USART reading garbage

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Hi all,

 

I am working on a project that requires an atTiny1634 to interface via serial.  I can send just fine, but it's sending too fast the receiver (Android app) to catch it all, so I'm trying to implement some handshaking.  I'm testing using minicom on Arch Linux.  The relevant code is below.  In minicom, even when I'm not pressing any buttons, the USART_receive() generates a lot of garbage.  From random letters and numbers to crazy symbols.  See attached screen shot.

Main file:

USART_init();			// Initialize serial interface

char *buffer[256];		// Buffer to write to using sprintf() that can then be written to the USART using
				// USART_putstring
//This reads the ready bit from the app to avoid writing to quickly.
char *ready[2] = {89, 89};

            //UDR0 = UDR0 & 0x00;
            ready[0] = USART_receive();
            while(ready[0] != "Y" ){		// Wait for ready to = {89, 89}
                ready[0] = USART_receive();
                sprintf(buffer, "Ready = %c\n\r", ready[0]);
                USART_putstring(buffer);
                //ready[0] = 90;
                //sprintf(buffer, "Ready 2 = %c\n\r", ready[0]);
                //USART_putstring(buffer);
                UDR0 = UDR0 & 0x00;     // I added this recently to test, it doesn't seem to make a difference.
                UCSR0A &= (0<<RXC0);    // Same thing, added out of desperation, no difference.
            }
            

Serial library:

#include <stdio.h>
#include "serialLib.h"
#include <avr/io.h>
#include <util/delay.h>

#define F_CPU 8000000UL // Clock speed of 1634 is default 8MHz
#define BAUDRATE 4800
#define BAUD_PRESCALLER (((F_CPU / (BAUDRATE * 16UL))) - 1)	// Formula from Datasheet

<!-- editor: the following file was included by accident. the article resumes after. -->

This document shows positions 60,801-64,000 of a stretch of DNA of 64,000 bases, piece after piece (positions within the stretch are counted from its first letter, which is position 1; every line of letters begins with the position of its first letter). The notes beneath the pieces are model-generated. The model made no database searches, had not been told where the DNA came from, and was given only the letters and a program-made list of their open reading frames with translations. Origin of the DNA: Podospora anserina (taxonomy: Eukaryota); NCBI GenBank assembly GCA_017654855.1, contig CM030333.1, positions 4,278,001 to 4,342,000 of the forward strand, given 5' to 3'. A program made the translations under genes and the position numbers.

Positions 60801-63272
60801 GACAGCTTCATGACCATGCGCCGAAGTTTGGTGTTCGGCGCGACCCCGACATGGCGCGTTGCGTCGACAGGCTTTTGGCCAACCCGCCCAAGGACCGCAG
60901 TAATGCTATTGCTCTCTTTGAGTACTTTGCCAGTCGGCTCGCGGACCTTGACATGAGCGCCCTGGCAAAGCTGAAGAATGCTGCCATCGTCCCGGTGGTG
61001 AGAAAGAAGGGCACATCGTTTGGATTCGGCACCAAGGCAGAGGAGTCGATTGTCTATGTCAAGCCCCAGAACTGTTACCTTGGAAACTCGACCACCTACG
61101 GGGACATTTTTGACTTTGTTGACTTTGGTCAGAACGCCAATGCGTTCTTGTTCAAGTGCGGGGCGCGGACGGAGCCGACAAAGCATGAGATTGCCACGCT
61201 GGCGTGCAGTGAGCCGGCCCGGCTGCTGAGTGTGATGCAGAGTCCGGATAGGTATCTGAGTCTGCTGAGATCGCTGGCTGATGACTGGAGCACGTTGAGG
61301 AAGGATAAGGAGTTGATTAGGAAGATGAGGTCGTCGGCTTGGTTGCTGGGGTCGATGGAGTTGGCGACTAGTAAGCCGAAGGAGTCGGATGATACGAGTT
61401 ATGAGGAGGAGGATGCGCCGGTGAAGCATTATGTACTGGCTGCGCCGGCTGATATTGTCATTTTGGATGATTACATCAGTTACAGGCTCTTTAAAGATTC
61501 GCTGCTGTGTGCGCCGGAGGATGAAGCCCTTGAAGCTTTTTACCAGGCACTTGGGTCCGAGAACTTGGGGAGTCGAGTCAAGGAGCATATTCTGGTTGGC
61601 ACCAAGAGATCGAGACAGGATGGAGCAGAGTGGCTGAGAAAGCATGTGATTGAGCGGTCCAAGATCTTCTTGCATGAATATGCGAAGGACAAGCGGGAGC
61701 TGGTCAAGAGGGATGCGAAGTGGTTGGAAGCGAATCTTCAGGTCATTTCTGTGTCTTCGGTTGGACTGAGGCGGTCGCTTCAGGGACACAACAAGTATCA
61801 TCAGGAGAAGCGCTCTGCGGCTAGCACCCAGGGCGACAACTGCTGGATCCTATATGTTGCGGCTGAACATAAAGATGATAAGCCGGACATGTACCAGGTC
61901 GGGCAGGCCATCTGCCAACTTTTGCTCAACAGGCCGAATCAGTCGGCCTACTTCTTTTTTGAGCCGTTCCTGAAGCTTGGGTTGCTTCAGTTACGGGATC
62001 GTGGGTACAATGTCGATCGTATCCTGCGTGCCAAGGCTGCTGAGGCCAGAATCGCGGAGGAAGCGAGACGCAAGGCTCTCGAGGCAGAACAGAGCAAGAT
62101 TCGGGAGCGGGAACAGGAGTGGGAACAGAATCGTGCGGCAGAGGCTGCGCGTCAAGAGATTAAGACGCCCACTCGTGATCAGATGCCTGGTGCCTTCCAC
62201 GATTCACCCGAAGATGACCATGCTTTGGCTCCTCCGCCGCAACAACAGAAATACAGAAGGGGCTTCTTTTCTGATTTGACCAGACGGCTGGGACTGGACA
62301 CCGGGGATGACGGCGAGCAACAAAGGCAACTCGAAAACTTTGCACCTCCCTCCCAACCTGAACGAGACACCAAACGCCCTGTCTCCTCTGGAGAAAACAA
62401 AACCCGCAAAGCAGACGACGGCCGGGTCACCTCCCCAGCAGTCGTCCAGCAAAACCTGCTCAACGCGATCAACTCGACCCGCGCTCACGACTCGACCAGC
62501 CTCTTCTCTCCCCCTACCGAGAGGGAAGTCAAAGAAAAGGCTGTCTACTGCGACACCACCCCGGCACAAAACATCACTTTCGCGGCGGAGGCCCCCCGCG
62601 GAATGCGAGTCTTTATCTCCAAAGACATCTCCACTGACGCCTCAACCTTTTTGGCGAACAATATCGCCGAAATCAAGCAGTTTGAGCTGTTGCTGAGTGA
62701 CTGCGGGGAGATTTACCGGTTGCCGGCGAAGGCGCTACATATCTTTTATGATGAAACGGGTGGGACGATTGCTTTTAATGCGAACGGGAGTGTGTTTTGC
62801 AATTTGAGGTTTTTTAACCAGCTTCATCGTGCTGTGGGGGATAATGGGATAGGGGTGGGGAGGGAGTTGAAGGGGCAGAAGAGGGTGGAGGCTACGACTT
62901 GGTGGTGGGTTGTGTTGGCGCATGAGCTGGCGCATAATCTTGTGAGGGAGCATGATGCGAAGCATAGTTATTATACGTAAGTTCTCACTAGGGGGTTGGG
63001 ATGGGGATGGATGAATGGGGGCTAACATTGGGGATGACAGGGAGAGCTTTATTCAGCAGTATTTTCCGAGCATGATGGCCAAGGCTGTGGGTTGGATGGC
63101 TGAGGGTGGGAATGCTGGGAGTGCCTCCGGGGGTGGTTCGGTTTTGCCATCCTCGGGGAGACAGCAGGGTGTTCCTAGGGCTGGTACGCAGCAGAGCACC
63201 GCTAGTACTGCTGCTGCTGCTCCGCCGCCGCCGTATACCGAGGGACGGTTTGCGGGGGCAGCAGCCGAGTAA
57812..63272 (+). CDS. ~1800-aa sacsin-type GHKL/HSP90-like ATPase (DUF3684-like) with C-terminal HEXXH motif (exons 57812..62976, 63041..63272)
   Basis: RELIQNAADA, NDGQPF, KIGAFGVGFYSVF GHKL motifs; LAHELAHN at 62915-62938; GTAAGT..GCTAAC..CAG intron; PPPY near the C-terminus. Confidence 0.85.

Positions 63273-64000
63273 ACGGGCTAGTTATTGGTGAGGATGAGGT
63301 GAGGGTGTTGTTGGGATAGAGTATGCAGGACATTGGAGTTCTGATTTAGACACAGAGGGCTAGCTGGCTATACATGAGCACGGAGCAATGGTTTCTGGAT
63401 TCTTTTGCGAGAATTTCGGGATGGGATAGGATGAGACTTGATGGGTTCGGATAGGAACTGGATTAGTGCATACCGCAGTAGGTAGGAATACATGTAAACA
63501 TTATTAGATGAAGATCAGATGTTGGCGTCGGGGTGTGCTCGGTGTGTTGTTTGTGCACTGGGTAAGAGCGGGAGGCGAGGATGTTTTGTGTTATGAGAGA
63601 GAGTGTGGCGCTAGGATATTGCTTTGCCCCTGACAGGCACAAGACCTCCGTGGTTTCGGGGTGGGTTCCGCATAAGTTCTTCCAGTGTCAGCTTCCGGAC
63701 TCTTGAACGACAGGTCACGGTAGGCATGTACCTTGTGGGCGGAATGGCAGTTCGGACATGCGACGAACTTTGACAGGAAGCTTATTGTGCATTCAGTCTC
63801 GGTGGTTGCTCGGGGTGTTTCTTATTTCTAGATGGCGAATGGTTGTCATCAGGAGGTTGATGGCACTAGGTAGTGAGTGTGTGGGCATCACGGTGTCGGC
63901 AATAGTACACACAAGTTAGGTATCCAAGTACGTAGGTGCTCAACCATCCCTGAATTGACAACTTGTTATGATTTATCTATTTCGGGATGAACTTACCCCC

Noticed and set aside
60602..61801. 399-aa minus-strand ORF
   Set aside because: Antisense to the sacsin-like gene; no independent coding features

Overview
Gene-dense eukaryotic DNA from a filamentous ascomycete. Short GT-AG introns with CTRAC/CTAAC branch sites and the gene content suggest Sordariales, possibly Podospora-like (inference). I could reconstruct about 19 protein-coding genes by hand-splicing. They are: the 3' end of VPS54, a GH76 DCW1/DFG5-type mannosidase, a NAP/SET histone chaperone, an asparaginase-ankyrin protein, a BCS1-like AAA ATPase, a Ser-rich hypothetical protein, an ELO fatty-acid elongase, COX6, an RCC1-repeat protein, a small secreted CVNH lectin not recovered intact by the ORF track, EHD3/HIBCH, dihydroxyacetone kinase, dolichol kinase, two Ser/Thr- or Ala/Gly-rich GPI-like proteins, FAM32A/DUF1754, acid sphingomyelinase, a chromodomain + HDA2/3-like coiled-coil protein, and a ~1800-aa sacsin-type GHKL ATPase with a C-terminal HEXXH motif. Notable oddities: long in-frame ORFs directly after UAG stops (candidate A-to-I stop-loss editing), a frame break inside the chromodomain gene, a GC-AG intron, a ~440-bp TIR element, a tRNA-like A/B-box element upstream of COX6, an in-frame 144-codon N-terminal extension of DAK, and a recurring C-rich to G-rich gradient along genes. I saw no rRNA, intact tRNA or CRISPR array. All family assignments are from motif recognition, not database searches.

void USART_init(void);
unsigned char USART_receive(void);
void USART_send( unsigned char data);
void USART_putstring(char* StringPtr);


void USART_init(void){

 UBRR0H = (uint8_t)(BAUD_PRESCALLER>>8);	// Set highest 8 bits of baud rate
 UBRR0L = (uint8_t)(BAUD_PRESCALLER);		// Set lower 2 bits of baud rate
 UCSR0B = (1<<RXEN0)|(1<<TXEN0);		// Enable receiver and transmitter
 UCSR0C = (3<<UCSZ00);				// Set 8 data bit, 1 stop bit
}

unsigned char USART_receive(void){

// while(!(UCSR0A & (1<<RXC0)));			// While the buffer is empty, read it
 loop_until_bit_is_set(UCSR0A, RXC0);
 return UDR0;

}

void USART_send( unsigned char data){

 while(!(UCSR0A & (1<<UDRE0)));			// While able to transmit, send
 UDR0 = data;							// Store data to send in data register

}

void USART_putstring(char* StringPtr){

while(*StringPtr != 0x00){		// While the pointer address isn't empty, cycle through
 USART_send(*StringPtr);		// the bits until all data is sent.
 StringPtr++;}

}

 

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This topic has a solution.
Last Edited: Tue. Apr 17, 2018 - 12:45 AM
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This is probably not what you want:

hks003 wrote:
char *buffer[256];